U.N. denies south Yemeni delegates pull out of talks

Concerns that politicians from the south could abandon national reconciliation talks come after separatist leader walks out

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The U.N. envoy Jamal Benomar denied on Wednesday a report saying that delegates from southern Yemen had walked out of reconciliation talks, the Associated Press reported.

Benomar told the Security Council that some had left but they had not quit en masse, and some who were continuing to participate in the national reconciliation dialogue would hold a news conference on Thursday.

The Conference of National Reconciliation, launched in March as part of a 2011 Gulf-brokered power transfer deal that eased long-serving President Ali Abdullah Saleh out of office, has been struggling with demands by southern separatists to restore South Yemen, which merged with North Yemen in 1990.

Outside U.N. headquarters, a group of southern Yemeni protesters demanded the region’s secession from Yemen.

On Wednesday, a south Yemeni separatist leader walked out of national reconciliation talks that are intended to chart a new constitution for U.S.-allied Yemen, setting back efforts to keep the fragile country together.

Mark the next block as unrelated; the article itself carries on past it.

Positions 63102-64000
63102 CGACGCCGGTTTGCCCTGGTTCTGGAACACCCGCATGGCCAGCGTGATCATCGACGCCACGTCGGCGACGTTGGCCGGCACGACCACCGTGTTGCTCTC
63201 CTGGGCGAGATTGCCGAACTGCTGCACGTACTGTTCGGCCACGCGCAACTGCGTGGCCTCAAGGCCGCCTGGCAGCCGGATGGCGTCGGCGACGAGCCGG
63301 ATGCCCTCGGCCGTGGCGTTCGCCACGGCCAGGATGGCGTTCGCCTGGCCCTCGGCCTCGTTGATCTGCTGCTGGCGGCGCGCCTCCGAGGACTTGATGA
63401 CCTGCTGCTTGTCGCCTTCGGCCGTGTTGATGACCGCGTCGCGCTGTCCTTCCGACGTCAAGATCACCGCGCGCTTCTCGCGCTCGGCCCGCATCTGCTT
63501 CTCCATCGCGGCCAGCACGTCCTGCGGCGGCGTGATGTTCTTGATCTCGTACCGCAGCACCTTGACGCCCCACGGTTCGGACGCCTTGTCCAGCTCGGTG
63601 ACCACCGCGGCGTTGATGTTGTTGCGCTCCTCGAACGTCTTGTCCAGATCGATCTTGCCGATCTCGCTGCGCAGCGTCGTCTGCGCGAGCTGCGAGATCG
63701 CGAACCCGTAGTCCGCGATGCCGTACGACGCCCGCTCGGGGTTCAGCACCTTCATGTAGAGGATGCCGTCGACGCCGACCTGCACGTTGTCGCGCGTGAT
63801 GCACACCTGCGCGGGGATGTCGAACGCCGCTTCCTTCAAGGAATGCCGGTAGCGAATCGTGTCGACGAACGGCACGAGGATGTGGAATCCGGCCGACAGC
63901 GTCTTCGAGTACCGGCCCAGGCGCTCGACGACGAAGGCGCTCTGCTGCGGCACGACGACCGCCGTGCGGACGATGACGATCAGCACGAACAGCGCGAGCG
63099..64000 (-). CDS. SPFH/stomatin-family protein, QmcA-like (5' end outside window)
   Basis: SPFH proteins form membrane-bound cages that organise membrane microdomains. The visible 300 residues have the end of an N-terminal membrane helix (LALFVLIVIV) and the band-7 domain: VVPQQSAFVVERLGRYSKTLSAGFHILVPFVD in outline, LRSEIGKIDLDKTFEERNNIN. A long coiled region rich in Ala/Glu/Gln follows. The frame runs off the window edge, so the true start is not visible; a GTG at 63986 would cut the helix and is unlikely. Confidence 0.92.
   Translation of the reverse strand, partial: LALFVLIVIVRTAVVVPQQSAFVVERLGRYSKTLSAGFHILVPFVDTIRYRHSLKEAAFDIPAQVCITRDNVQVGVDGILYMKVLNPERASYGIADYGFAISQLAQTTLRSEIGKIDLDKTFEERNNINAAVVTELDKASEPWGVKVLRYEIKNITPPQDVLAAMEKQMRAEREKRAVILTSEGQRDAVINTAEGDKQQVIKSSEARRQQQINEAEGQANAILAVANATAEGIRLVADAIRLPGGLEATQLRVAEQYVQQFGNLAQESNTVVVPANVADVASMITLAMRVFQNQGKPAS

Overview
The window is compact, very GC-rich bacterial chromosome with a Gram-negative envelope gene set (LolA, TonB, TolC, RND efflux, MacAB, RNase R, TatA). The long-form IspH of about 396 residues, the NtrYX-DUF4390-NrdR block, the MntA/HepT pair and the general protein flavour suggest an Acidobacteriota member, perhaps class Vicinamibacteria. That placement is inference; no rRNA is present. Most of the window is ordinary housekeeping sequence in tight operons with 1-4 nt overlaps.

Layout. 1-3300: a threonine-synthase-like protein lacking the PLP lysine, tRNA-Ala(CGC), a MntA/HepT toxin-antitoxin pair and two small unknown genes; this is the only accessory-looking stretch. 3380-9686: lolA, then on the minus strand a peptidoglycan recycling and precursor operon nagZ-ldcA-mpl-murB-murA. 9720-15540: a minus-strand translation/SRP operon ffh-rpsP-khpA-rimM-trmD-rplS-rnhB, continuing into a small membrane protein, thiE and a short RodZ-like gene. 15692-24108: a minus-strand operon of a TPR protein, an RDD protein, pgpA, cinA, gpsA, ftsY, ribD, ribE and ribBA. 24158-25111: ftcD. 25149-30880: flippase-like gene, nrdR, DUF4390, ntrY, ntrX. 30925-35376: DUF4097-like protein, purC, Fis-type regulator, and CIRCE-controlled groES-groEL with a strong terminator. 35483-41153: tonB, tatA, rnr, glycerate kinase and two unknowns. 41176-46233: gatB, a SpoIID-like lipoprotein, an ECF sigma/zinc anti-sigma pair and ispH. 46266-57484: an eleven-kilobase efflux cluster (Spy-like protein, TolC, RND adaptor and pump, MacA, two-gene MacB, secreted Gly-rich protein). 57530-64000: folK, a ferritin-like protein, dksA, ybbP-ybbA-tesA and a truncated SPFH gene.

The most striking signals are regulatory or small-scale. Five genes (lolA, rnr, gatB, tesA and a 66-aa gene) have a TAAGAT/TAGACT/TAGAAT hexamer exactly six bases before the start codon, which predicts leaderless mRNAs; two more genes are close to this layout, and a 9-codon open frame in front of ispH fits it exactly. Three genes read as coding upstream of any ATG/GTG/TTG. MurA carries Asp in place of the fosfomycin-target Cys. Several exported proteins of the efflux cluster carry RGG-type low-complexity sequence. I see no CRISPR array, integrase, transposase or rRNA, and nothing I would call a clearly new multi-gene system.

“The decision to withdraw from the talks came after we exhausted all political efforts to reach a just solution for the southern question,” Reuters quoted Mohammed Ali Ahmed, a former South Yemen interior minister who returned from exile in London in March 2012, as telling a news conference in Sanaa.

Ahmed leads a group of more than 60 delegates among some 85 members of the main southern separatist group known as Herak, at the conference.

The move could prompt other politicians to quit the talks and deepen instability in a country afflicted by Sunni Islamist militants, Shiite Muslim rebels and a southern separatists.

Meanwhile, Benomar warned partisans of Yemen’s former president and other “opportunists” not to boycott the drafting of a constitution or delay preparations for national elections, the Associated Press reported.

“Some elements of the former regime believe they can turn back the clock,” the Associated Press quoted Benomar as telling reporters, after briefing the council.

Benomar said members of the regime of longtime leader Saleh were spreading false stories that the current president’s term must end in February at the expiration of a planned two-year transition period, in hope that the government will revert to them.

They “cannot both enjoy immunity and continue to obstruct the transition, undermine the transition,” Benomar said, adding that President Abed Rabbo Mansour Hadi would stay on until a new president is inaugurated - not step down on an arbitrary timetable while his opponents try to undermine the political process.

Hadi, who was Saleh's vice president, has been supported by the international community and regional powers to transition Yemen to a more democratic rule. He faces the challenge of restructuring a security sector studded with Saleh loyalists and family members.

(With AP and Reuters)